By BOMA Energy & Environment Committee Members Zachary Brown (CBRE) and Jessica Robinson (Zipcar)
It is often said that necessity is the mother of invention, and this month’s featured EARTH Awards winner demonstrates that inspiration can come from unexpected events.
Alan Trinh, Assistant Real Estate Manager and Ernie Horciza, Chief Engineer for CBRE recently shared the history behind the building they manage and the impact that something obscure – a 24” under-counter water filter cartridge – can have.
Constructed in 1972, 100 Pine Street ranks among the oldest skyscrapers in San Francisco, and at 476 feet, it is also one of the tallest. Designed before contemporary high rise plumbing technologies were available, the building utilizes a gravity feed system which pumps and stores water in large holding tanks on the roof. This liquid weight creates adequate water pressure throughout the building but also puts tremendous strain on the in-suite filtration systems that have been added over the years.
According to Margot Crosman, the former property manager for 100 Pine Street, her inspiration to offer water filtration systems to tenants - in exchange for zero use of plastic bottles - was due to former California State Senator (now Congresswoman) Jackie Speier’s remarks at a BOMA San Francisco monthly luncheon on the topic.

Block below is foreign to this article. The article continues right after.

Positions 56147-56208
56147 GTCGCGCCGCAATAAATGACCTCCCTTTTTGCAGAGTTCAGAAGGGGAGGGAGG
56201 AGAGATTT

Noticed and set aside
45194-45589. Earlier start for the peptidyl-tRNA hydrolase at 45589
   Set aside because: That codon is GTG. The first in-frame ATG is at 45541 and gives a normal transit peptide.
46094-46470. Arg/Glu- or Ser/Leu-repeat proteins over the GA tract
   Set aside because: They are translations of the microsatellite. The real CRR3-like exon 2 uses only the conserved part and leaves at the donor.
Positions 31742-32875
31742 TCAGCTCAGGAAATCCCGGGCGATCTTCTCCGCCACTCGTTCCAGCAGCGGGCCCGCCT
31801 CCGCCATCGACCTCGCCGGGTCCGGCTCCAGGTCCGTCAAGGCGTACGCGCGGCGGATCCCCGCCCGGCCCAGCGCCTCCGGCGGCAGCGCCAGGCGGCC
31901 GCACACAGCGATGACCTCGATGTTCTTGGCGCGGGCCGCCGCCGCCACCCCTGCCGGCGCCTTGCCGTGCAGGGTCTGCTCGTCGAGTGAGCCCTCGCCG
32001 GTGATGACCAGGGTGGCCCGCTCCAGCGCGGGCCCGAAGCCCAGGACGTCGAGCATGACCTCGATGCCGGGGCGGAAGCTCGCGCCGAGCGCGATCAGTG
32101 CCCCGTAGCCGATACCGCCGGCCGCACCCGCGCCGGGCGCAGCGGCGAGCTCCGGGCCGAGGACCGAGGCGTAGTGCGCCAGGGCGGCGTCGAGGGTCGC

Also, when an off-the-shelf, low-grade plastic filter installed by a tenant failed and left significant water damage, managers at 100 Pine knew they had to respond by installing more robust, metal-encased commercial-grade filters.
Lastly, the timing turned out to be fortuitous because there was another water-themed innovation occurring across town at City Hall. Then Mayor Gavin Newsom had just banned all city buildings and departments from purchasing bottled water, saving a projected $500,000 per year.
For 100 Pine, it was an “Ah hah!” moment. If it could be done at City Hall, it could be done at their building, too.
The new water filter program at 100 Pine Street rolled out with 10 volunteer tenants who agreed to stop buying bottled water in exchange for installation and free, lifetime cartridge replacements. Through the offer, management gained willing participants for the retrofit. Today, the program goes beyond those early adopters and represents real budget savings and carbon footprint reduction for tenants. Some opt for enhanced systems that include small coolers or heating units that deliver hot water for soup or dish washing. And while there are no “water bottle police” to enforce compliance, tenants enthusiastically join the effort.
As the first California building to receive LEED EBOM certification (LEED EB 2.0), 100 Pine continues to lead by example. In June, CBRE completed the installation of a new living wall, which they believe is the first exterior installation of its kind in San Francisco.
By the Numbers: Bottled Water Alternatives at 100 Pine Street
• $700: Cost of installation of new filtration system at one sink.
• $60: Replacement cartridge which yields 3,000 gallons per filter.
• 3,000 gallons: 48,000 cups of coffee.
• $6,600: Approximate retail price of the equivalent number of 16.9oz single serve bottles.
Want to stay up to date on the latest in energy conservation, commercial recycling, and other sustainability initiatives? The BOMA SF Energy and Environment Committee meets the first Tuesday of each month and is currently soliciting members to participate on this year’s EARTH Awards subcommittees. If you are interested in helping to shape this year’s program, contact Committee Chair Zachary Brown at email@example.com for more information.